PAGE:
NTSB Identification: NYC04FA223.
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Accident occurred Sunday, February 15, 2004 in Vieques, PR
Probable Cause Approval Date: 09/26/2008
Aircraft: Aero Commander 112, registration: N1261J
Injuries: 1 Fatal.
NTSB investigators either traveled in support of this investigation or conducted a significant amount of investigative work without any travel, and used data obtained from various sources to prepare this aircraft accident report.
While proceeding eastbound at night along the shoreline of an island, the airplane began a rapid spiral descent, and impacted the ground. Despite an extensive search by multiple entities, the airplane remained missing for approximately 4 years; however, when the wreckage was located, there was sufficient evidence to show that the vacuum pump, which powered the attitude indicator and the directional gyro, had failed. Examination of Federal Aviation Administration (FAA) records revealed that the airplane had accrued in excess of 1,224.8 total hours of operation, but no evidence of the vacuum pump ever being overhauled or replaced was discovered. The pilot did not possess an instrument rating, and most likely had not flown at night for approximately 10 years. The airplane was equipped with an autopilot; however, the pilot was reported not to be experienced in its use. Taking into consideration the direction of flight, available weather data, and the lack of ground lights in the area, there would have been no visible horizon forcing the pilot to maintain control of the airplane solely by referencing the flight instruments. It has been well documented that such conditions can result in a myriad of vestibular illusions which can be extremely difficult to overcome. One illusion in particular can cause a pilot to believe the airplane is in level flight, when in reality, it is in a gradual turn. If the airspeed increases, the pilot may experience a postural sensation of a level dive and pull back on the yoke, which tightens the turn. If recovery is not initiated, a steep spiral will develop and continue until the airplane impacts the ground or water. The FAA's Airplane Flying Handbook states that "unless a pilot has many hours of training in instrument flight, flight in reduced visibility or at night when the horizon is not visible should be avoided." FAA Advisory Circular AC 91-75, highlights that pilots tend to rely heavily on the attitude indicator in instrument meteorological conditions, and that vacuum system failures can be a significant cause or contributor to fatal accidents because in most cases the corresponding instruments slowly becomes inaccurate, making the failure difficult to recognize.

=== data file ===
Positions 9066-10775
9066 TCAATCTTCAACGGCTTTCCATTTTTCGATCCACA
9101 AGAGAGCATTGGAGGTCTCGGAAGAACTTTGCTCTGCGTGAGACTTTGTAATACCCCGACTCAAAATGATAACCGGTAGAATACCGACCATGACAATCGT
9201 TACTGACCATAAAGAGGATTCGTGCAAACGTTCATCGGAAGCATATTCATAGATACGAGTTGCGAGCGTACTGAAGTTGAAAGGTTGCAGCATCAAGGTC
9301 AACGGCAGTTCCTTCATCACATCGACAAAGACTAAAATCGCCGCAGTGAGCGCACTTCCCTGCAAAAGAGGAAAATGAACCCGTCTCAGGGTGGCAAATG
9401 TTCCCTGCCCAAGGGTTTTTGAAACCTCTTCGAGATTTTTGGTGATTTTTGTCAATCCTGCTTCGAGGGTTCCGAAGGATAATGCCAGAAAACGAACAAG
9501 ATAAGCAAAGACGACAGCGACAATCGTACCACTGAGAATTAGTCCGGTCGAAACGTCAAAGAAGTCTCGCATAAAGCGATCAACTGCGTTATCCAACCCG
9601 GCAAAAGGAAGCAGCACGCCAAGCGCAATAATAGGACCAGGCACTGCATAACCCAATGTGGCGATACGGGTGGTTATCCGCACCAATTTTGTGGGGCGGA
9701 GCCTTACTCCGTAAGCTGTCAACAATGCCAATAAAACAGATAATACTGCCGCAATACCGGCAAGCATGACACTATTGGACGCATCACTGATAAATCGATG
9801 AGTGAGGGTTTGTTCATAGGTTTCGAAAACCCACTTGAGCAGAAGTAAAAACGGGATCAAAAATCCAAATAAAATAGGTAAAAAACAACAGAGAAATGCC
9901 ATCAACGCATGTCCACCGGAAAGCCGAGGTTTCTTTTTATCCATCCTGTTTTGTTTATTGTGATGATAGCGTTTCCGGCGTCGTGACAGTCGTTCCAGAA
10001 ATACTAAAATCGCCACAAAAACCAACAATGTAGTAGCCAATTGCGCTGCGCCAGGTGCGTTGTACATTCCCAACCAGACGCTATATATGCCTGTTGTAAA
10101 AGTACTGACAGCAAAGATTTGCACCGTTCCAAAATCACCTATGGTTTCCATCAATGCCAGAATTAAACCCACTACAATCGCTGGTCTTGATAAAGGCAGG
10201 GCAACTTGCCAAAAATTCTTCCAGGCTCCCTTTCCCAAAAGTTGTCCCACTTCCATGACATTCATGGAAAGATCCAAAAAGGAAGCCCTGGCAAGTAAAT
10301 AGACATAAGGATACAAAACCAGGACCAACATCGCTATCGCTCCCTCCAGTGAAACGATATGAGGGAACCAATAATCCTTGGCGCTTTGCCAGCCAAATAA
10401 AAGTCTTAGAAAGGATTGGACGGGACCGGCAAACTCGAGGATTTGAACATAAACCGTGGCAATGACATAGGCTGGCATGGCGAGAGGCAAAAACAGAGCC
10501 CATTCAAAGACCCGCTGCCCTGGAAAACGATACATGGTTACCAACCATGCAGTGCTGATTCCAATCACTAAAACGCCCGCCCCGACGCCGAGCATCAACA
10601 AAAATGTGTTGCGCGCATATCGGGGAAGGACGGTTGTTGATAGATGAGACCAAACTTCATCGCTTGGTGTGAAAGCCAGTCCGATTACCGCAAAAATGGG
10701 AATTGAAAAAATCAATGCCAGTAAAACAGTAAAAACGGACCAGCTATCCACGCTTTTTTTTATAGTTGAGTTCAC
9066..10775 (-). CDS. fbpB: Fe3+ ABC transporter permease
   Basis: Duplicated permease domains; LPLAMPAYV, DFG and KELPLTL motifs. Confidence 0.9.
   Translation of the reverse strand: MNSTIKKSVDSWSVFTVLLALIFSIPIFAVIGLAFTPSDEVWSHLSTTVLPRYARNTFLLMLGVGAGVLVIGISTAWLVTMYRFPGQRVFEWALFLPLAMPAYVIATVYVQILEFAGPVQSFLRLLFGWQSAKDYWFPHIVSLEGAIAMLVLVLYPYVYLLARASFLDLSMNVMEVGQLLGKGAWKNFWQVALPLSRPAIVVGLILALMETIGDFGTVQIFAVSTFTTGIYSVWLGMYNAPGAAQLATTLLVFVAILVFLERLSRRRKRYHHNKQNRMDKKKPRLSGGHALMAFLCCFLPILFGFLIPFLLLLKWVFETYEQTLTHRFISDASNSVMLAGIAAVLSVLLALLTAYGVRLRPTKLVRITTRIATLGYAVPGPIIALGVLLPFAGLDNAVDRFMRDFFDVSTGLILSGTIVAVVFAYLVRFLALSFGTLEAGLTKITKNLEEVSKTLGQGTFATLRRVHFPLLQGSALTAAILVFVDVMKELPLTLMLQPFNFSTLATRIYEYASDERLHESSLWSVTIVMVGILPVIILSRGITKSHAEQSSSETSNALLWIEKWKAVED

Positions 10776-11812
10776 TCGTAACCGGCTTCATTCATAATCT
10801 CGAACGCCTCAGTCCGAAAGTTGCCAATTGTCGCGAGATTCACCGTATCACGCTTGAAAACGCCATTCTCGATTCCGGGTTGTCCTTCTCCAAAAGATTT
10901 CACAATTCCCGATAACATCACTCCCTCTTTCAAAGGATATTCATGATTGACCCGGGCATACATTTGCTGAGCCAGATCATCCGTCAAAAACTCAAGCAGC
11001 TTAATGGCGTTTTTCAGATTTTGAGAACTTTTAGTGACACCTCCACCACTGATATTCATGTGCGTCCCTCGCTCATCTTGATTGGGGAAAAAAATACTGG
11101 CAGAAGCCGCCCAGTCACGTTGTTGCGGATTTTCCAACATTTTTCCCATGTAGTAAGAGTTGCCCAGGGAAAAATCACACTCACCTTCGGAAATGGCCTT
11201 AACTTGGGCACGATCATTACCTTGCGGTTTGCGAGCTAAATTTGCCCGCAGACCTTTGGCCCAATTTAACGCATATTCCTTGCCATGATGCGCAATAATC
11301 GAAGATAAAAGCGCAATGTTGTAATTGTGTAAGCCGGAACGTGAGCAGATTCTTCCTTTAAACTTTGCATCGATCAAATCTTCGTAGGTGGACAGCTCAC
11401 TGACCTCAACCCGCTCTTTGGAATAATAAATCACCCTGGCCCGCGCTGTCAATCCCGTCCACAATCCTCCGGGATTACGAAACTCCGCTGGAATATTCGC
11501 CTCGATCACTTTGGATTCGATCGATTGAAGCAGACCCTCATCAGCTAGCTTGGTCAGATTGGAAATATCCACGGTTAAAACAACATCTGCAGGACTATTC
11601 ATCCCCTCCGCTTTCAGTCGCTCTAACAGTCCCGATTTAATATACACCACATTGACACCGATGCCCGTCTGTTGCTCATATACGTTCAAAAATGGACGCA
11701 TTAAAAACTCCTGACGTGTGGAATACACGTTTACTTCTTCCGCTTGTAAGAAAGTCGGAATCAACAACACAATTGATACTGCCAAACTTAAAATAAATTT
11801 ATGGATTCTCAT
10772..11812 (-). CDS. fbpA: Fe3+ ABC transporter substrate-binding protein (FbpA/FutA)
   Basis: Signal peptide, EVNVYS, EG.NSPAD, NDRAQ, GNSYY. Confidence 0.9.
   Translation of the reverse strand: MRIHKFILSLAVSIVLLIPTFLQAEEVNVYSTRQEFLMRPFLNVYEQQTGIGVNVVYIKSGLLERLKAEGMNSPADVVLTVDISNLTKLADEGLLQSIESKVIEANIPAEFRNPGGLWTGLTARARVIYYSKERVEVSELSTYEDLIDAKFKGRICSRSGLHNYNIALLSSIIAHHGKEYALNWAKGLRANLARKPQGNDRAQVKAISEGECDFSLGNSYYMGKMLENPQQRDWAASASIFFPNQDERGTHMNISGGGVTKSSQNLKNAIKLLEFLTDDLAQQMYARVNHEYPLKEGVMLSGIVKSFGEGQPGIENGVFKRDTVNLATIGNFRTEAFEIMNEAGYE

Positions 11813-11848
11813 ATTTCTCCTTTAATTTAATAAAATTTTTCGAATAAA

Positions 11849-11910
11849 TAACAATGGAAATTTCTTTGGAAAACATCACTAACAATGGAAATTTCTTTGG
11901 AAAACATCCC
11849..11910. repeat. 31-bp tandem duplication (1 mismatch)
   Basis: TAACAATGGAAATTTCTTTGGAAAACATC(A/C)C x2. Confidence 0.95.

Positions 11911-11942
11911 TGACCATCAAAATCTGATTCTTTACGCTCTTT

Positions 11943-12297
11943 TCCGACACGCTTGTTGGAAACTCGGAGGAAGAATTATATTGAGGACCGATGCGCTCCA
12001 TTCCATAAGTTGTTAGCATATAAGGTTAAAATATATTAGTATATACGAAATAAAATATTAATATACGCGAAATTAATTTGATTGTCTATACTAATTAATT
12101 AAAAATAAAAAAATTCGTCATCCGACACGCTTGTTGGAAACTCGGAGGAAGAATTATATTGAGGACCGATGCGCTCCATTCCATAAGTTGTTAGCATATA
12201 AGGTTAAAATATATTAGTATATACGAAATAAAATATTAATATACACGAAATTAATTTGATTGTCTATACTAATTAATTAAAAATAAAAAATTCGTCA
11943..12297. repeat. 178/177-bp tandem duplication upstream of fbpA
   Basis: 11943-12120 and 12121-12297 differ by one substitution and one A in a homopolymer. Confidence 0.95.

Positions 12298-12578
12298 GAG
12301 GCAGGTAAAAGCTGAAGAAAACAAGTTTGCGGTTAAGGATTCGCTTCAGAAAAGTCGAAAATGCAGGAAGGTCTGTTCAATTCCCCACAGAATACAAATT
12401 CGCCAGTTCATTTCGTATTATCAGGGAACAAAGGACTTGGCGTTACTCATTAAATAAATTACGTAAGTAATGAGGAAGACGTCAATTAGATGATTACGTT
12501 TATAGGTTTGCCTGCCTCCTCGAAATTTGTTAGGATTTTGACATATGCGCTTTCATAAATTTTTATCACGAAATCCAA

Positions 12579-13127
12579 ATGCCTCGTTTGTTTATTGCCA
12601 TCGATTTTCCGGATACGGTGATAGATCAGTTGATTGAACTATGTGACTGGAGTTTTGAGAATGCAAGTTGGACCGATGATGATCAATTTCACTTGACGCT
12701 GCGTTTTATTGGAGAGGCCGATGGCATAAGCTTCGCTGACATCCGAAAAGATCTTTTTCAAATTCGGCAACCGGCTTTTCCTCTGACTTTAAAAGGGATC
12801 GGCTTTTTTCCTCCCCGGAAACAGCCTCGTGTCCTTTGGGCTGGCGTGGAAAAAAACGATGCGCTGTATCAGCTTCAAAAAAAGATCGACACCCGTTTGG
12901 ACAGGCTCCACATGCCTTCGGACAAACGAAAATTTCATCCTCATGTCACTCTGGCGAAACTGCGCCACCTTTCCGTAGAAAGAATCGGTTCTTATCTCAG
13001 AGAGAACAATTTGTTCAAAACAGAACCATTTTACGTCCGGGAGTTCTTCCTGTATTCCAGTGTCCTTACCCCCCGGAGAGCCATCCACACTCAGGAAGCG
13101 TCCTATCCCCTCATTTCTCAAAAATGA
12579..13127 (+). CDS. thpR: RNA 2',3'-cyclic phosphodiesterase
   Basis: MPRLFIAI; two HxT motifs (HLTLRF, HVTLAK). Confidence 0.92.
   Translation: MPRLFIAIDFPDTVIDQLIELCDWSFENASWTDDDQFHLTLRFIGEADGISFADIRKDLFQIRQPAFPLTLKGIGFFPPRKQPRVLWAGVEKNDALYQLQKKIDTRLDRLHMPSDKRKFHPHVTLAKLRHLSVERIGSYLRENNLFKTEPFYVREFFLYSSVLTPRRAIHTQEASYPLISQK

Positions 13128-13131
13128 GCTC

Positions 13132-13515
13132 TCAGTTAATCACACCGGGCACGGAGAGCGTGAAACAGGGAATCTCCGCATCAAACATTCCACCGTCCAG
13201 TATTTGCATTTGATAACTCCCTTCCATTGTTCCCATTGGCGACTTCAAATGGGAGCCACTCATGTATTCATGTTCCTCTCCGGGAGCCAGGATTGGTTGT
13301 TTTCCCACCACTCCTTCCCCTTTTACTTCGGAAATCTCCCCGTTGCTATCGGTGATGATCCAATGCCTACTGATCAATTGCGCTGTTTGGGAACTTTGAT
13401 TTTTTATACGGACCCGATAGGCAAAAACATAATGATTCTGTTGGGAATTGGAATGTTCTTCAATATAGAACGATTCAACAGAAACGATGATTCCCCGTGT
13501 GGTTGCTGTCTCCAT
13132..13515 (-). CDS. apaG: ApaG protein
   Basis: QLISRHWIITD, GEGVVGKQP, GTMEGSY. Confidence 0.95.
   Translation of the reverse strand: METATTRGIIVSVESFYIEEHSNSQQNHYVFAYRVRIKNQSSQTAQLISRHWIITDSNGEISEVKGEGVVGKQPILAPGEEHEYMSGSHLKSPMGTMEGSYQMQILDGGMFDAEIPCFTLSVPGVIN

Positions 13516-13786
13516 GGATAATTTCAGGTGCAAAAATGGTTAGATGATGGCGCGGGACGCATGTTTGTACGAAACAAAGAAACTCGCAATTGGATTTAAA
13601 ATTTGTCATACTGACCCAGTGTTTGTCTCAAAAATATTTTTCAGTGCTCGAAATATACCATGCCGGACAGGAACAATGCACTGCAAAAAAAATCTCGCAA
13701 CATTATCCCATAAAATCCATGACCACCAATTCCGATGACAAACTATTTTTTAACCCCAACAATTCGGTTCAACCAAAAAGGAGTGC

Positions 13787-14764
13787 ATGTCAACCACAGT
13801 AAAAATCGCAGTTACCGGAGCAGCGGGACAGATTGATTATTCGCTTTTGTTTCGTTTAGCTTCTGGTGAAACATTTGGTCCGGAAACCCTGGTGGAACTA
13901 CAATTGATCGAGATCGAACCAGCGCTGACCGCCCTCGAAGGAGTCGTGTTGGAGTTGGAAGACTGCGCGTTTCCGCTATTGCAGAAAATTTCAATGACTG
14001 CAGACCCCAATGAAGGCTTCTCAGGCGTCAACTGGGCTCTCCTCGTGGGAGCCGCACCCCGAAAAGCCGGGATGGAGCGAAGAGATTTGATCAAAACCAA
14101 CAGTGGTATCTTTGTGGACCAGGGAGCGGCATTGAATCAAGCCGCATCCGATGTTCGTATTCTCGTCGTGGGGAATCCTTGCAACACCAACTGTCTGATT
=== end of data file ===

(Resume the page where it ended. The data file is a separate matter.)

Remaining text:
The National Transportation Safety Board determines the probable cause(s) of this accident to be: The pilot's inadequate preflight and in-flight planning and decision making which resulted in the airplane entering instrument meteorological conditions. Contributing to the accident was the pilot's lack of instrument experience, a vacuum pump failure, and the night lighting conditions. Full narrative available
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